S v Mapfumo (HC 2143 of 2007; HC 2145 of 2007) [2009] ZWBHC 1 (21 January 2009)

Judgment No. HB 114/08

Case No. HC 2145/07,

HC 2143/07







Negligent Driving

CHEDA J: This is a review judgment forwarded to me as per the usual procedure in terms of the Magistrate Court Act.

The accused was charged with Contravening section 52(2)(a) of the Road Traffic Act [Chapter 13:11] as read with section 21(a) of part LXXXIV of the Criminal Penalties Amendment Act Number 22 of 2001 ‘Negligent Driving”.

He pleaded guilty, was convicted and sentenced to a fine of $400 or in default of payment to 3 months imprisonment.

The allegation against accused is that on the 11th January 2007 he drove a motor vehicle Toyota Hilux along Guinea Fowl valley Road, off Shurugwi Road, negligently resulting in it overturning and landing on its roof. The vehicle was extensively damaged. It is common cause that he failed to engage into a suitable gear when approaching a slope. There were, however, no injuries sustained by either the accused or his passenger.

The particulars of negligence are as follows:

  1. Travelling at an excessive speed in the circumstances.

Failing to keep the vehicle under proper control.

Failing to stop or act reasonably when an accident seemed imminent.

These particulars were not disputed by the accused. I raised a query why accused’s license was not endorsed and also why he was not prohibited from driving for a certain period as required by the Act.

In her response the trial magistrate stated:-

I write in response to the query raised with respect to the above reference. The reason why accused was not prohibited from driving is that accused is a first offender who was driving an ordinary motor vehicle. In terms of section 52(4)(a) of the Road Traffic Act the court has a discretion whether or not to prohibit him from driving.

I came to the conclusion that the facts and circumstances of this case did not warrant prohibition.

I stand guided.


R Muchena

Trial Magistrate.”

With greatest respect the trial magistrate has seriously misled herself by considering the issue of special circumstances which only apply where one is convicted under section 52(2)(b) and (c), the accused was convicted under section 52(2)(a) which does not need an enquiry about special circumstances.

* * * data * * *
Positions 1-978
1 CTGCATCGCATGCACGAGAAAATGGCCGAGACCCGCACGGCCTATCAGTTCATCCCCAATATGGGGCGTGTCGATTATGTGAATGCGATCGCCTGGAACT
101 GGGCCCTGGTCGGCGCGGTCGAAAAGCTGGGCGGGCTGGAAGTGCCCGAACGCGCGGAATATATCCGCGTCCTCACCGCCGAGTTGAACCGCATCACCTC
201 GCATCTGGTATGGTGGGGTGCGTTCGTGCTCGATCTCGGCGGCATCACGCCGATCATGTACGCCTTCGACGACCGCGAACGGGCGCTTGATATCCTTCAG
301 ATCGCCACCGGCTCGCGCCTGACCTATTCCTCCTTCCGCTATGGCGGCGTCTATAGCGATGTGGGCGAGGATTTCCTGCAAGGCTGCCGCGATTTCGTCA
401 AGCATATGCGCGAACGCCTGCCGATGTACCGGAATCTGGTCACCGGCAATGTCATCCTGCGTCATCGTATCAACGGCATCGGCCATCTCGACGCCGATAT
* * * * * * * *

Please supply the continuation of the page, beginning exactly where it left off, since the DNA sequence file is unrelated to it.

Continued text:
It is, therefore, clear that she misdirected herself in that regard. On the issue of negligence she concluded that accused’s negligence was ordinary. Again, I fail to understand how an accused who was driving a car at an excessive speed, approached a slope and failed to engage the vehicle to a suitable gear resulting in such an accident where the car lands on its roof can be convicted of ordinary negligence.

The state outline which has not been contradicted state that the vehicle was in a good working condition suffered excessive damage. If this is ordinary negligence then God forbid.

It is my view that the learned trail magistrate did not properly read and understand the Road Traffic Act thereby coming to a wrong conclusion, which unfortunately even when her mistake is pointed out to her, she still failed to see it. Magistrates are urged to accept that pointing out a mistake on their part is not intended to insult them, but is intended to guide them only for future purposes.

This was infact gross negligence on the part of the accused which should have attracted a prohibition from driving.

The learned trial magistrate has therefore done injustice to this case.

I, therefore, find that these proceedings are not in accordance with real and substantial justice and I accordingly withhold my certificate.

Ndou J agrees……………………………………………….

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